Runtime: 187 minutes


Dreamgirls (2006)

Dreamgirls is an adaptation of the Broadway musical of the same name, and it plays just as well on the silver screen as it did on the stage. The story is loosely inspired by the history of Motown, and it focuses on the rise of a girl group called the Dreams. Curtis Taylor, Jr. (Jamie Foxx) quickly realizes that the trio of Effie White (Jennifer Hudson), Deena Jones (Beyoncé), and Lorrell Robinson (Anika Noni Rose) can become major stars. The Dreams’ success soon eclipses their associated act, Jimmy “Thunder” Early (Eddie Murphy). However, Curtis’ manipulations also splinter the unity of the Dreams when he elevates Deena at Effie’s expense.

Rotten Tomatoes: 78%
Genre: Musical, Drama
Stars: Jamie Foxx, Beyoncé Knowles, Eddie Murphy, Danny Glover, Anika Noni Rose, Jennifer Hudson
Director: Bill Condon
Rating: PG-13
Runtime: 130 minutes

The Year of Living Dangerously

The Year of Living Dangerously (1982)

Mel Gibson and Sigourney Weaver burn up the screen in The Year of Living Dangerously, a movie that was made relatively early in their careers. The film is set in 1965, when Australian correspondent Guy Hamilton (Gibson) is sent to Jakarta on assignment. Guy soon meets and falls for Jill Bryant (Weaver), an assistant at the British embassy. But their newfound love is tested when a coup attempt is made against President Sukarno. Guy disregards warnings to leave the country, and he gets a firsthand look at the brutality of Sukarno’s reign … which may cost him his life.

Rotten Tomatoes: 88%
Genre: Romance, Drama
Stars: Mel Gibson, Sigourney Weaver, Bill Kerr, Michael Murphy, Linda Hunt, Noel Ferrier
Director: Peter Weir
Rating: PG
Runtime: 114 minutes

The Treasure of the Sierra Madre

The Treasure of the Sierra Madre (1948)

There aren’t many films that can command a 100% score on Rotten Tomatoes, but The Treasure of the Sierra Madre lives up to its lofty reputation. Humphrey Bogart and Tim Holt co-headline the film as Fred C. Dobbs and Bob Curtin, a pair of broke drifters making their way through Mexico. After encountering an old prospector named Howard (Walter Huston), the trio make their way to the Sierra Madre mountains and finds a fortune in gold. Unfortunately, their good luck soon turns sour as greed tears them apart. And even their bonds of friendship are ripped to shreds with alarming ease.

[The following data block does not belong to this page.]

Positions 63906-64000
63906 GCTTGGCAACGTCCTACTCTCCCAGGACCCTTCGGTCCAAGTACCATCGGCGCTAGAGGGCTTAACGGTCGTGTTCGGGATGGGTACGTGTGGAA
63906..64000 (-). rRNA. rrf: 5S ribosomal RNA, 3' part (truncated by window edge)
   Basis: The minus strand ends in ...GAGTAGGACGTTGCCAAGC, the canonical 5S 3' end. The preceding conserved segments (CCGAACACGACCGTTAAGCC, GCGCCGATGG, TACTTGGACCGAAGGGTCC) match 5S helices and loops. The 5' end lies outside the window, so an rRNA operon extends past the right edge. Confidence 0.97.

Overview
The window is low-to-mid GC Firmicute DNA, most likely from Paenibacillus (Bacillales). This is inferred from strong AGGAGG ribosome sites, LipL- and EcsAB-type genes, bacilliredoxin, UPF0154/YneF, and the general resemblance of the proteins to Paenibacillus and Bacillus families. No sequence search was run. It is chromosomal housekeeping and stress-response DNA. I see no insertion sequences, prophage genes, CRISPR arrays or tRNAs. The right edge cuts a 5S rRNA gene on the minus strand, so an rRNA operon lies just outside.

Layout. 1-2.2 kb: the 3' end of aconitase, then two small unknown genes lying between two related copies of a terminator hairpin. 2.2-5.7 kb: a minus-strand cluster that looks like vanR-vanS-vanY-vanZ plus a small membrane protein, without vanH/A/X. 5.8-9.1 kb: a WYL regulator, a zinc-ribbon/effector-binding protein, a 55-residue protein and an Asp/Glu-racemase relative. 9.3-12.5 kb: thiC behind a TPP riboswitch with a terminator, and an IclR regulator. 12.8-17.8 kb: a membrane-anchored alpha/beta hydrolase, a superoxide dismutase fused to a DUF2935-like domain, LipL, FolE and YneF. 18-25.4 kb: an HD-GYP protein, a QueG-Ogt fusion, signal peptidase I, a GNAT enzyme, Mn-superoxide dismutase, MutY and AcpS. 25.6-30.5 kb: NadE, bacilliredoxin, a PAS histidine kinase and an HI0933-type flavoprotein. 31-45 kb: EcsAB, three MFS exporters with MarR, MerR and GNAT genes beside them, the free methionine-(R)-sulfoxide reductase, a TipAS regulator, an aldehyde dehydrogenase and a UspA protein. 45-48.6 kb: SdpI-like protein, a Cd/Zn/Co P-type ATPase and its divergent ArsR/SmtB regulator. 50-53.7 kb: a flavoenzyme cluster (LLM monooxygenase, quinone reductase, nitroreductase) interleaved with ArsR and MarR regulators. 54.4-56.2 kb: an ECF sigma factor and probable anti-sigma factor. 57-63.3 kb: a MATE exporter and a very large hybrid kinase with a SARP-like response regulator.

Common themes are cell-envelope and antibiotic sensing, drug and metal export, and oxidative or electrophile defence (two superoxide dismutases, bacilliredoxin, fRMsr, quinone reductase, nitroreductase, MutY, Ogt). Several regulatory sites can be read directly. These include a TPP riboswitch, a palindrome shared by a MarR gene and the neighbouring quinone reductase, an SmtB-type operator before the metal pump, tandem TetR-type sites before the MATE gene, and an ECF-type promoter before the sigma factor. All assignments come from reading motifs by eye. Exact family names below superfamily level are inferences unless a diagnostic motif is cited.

Rotten Tomatoes: 100%
Genre: Western, Drama
Stars: Humphrey Bogart, Walter Huston, Tim Holt, Bruce Bennett
Director: John Huston
Rating: N/A
Runtime: 126 minutes

The Dirty Dozen

The Dirty Dozen (1967)

Nearly two decades after World War II, several veterans of that conflict were cast in The Dirty Dozen. Lee Marvin led the impressive ensemble performers including Charles Bronson, Ernest Borgnine, Jim Brown, Telly Savalas, Donald Sutherland, and more. Marvin played Major John Reisman, the man in charge of turning 12 of the army’s worst convicts into a fighting unit for a critical mission behind enemy lines. Through a grueling training experience, the men come together as a team. But going through with the operation ahead of D-Day leads to unforeseen complications. And not everyone will make it home from this suicide mission.

Rotten Tomatoes: 85%
Genre: War, Action, Adventure
Stars: Lee Marvin, Ernest Borgnine, Charles Bronson, Jim Brown, John Cassavetes, Richard Jaeckel
Director: Robert Aldrich
Rating: N/A
Runtime: 150 minutes

Jackie Brown

Jackie Brown (1997)

Pop quiz: What’s the best Quentin Tarantino movie? The director’s earliest films and his most recent hits have their ardent defenders. Yet his third movie, Jackie Brown, is arguably his greatest. This adaptation of Elmore Leonard’s novel Rum Punch features Blaxploitation star Pam Grier in the title role as Jackie Brown. Jackie’s a flight attendant who is in a tough situation. Ray Nicolette (Michael Keaton) and the feds catch Jackie smuggling money for Ordell Robbie (Samuel L. Jackson). With her life and her freedom on the line, Jackie teams up with bail bondsman Max Cherry (Robert Forster) to con the men holding her strings.

Rotten Tomatoes: 87%
Genre: Drama, Crime
Stars: Pam Grier, Samuel L. Jackson, Robert Forster, Bridget Fonda, Michael Keaton, Robert De Niro
Director: Quentin Tarantino
Rating: R
Runtime: 154 minutes


Rudy (1993)